The pleasant city of Nagano may be best known for the imposing temple complex of Zenko-ji, but that's not all there is to see. Before you make your way there, you might stop off at Saiko-ji, a smaller Buddhist temple with a curious story behind it.
The Karukaya story
Saiko-ji was founded in 1199 by a Buddhist saint called Karukaya, a nobleman from Kyushu who had renounced the material world and devoted himself to Buddhism, abandoning his three-year-old daughter Chiyozuru and pregnant wife Chisato. He stayed in Kyoto for thirteen years, then secluded himself in Koya-san, while Chisato and her son Ishido searched for him.
When Chisato and Ishido arrived at Koya-san, they were told that the sanctuary was forbidden to women; Chisato stayed at an inn, sending Ishido to the valley alone. There he met with a saintly hermit, who told him that his father had passed away. However, the hermit actually was his father, Karukaya: he'd recognised Ishido as his son but, because of his Buddhist vows, was unable to reveal his identity.
Tragedy awaited Ishido when he left Koya-san. He went back to the inn to find his mother was dying then, when he returned to Kyushu with her ashes, he was told that his sister had passed away. Believing himself an orphan, he returned to Koya-san and devoted himself too to Buddhism, under the guidance of the hermit he had met before.
Though they lived together as master and disciple, rumours started to circulate that they were actually father and son; Karukaya decided he had to leave Ishido once more, on the pretext of making pilgrimages. Long afterwards, Ishido became aware of the truth about his father, and left to search for him. However, by the time Ishido found his father's hermitage at Saiko-ji, Karukaya had already passed away. Ishido continued to live here as a hermit until his own death.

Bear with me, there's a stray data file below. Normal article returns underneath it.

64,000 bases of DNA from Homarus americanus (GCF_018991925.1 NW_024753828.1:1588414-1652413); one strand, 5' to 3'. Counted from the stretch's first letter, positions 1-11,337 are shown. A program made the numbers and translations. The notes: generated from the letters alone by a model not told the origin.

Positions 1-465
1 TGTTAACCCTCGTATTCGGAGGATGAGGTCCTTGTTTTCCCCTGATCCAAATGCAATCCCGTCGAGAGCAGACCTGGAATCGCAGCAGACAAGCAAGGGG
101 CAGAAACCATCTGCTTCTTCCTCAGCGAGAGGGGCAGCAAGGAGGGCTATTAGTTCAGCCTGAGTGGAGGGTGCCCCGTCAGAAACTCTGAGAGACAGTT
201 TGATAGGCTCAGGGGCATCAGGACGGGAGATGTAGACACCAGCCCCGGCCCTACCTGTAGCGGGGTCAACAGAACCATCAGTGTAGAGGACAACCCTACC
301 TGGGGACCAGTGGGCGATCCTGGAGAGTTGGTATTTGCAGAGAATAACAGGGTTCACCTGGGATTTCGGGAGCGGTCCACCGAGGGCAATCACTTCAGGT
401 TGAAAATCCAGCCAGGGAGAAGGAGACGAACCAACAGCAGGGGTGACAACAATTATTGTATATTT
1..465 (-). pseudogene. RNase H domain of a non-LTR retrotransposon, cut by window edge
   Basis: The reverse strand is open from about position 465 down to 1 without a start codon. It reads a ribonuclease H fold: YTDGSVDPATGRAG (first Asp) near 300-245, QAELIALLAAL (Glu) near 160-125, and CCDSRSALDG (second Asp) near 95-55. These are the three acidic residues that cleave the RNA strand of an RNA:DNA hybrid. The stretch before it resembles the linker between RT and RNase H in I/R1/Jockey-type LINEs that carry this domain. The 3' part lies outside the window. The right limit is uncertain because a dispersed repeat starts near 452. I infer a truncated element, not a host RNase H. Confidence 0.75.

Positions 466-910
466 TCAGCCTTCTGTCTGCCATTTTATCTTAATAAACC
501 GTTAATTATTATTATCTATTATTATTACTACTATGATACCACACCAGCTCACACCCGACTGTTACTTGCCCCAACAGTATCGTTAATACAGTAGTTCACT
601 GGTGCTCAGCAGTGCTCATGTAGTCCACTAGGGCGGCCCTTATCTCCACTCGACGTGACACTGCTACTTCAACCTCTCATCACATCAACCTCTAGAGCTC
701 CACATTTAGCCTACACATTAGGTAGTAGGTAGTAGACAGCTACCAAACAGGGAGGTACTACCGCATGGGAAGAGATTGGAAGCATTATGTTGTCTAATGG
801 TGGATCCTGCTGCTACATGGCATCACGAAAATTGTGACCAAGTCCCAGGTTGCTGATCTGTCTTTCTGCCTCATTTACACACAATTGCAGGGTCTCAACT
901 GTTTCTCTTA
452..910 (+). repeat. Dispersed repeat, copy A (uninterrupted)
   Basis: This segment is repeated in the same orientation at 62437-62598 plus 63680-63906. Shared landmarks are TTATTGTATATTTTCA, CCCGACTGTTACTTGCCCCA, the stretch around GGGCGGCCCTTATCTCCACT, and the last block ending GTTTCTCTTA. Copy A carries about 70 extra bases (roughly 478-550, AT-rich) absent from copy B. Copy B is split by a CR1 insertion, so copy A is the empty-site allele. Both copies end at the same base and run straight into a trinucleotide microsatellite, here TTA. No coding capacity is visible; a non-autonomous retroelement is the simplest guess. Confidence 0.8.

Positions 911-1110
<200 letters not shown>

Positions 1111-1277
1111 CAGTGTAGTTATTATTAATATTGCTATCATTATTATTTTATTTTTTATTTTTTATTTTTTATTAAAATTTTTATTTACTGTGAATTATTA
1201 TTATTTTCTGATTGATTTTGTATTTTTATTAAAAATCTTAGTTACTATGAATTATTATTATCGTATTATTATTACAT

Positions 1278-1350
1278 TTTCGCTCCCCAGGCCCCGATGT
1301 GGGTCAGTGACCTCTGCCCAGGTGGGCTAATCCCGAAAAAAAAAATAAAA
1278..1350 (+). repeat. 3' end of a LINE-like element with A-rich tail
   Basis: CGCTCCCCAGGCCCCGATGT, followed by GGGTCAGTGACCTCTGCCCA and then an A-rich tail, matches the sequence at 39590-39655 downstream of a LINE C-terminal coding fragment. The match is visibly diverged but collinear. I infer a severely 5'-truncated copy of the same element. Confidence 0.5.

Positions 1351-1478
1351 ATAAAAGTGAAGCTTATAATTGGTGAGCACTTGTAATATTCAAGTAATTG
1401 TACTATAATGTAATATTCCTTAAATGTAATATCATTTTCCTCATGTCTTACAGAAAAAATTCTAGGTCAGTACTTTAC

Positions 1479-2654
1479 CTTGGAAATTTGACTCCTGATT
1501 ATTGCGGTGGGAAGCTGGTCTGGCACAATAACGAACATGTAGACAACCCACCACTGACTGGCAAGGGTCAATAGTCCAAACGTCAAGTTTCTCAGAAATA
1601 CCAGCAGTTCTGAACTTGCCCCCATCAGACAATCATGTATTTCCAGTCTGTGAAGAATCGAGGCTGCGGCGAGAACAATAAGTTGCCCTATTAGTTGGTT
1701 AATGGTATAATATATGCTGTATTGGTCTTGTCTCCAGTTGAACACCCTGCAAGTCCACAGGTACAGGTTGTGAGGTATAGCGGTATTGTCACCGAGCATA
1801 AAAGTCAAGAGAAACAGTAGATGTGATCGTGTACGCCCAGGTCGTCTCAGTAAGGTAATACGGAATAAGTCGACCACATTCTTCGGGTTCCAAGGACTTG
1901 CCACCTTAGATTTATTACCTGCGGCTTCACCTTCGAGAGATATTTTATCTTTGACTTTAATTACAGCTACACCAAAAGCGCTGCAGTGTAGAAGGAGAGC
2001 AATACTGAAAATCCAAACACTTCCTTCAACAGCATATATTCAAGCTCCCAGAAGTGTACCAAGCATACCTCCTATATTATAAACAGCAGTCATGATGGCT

In the temple you'll find two statues of Jizo, the Buddhist guardian of children, one carved by Karukaya (on the right), one by Ishido (on the left). There are also three stone towers, under which rest the ashes of Ishido (on the right), Chisato (on the left) and Karukaya (between them). And near the main hall there are a pair of bronze statues, depicting the moment when Karukaya denied his true identity to his son.
Also inside the main hall, there are some screens with Buddhist illustrations. These are sometimes used in e-toki, a Japanese Buddhist practice of explaining doctrine using painted scrolls, screens or picture halls. Saiko-ji is one of a few temples in Japan where e-toki is still carried out.
Something else that's unusual here is that visitors are able to enter the main hall. In here you can admire the lavish shrine decorations, including more statues and sculptures, and wooden carvings of Buddhist scenes above the altar.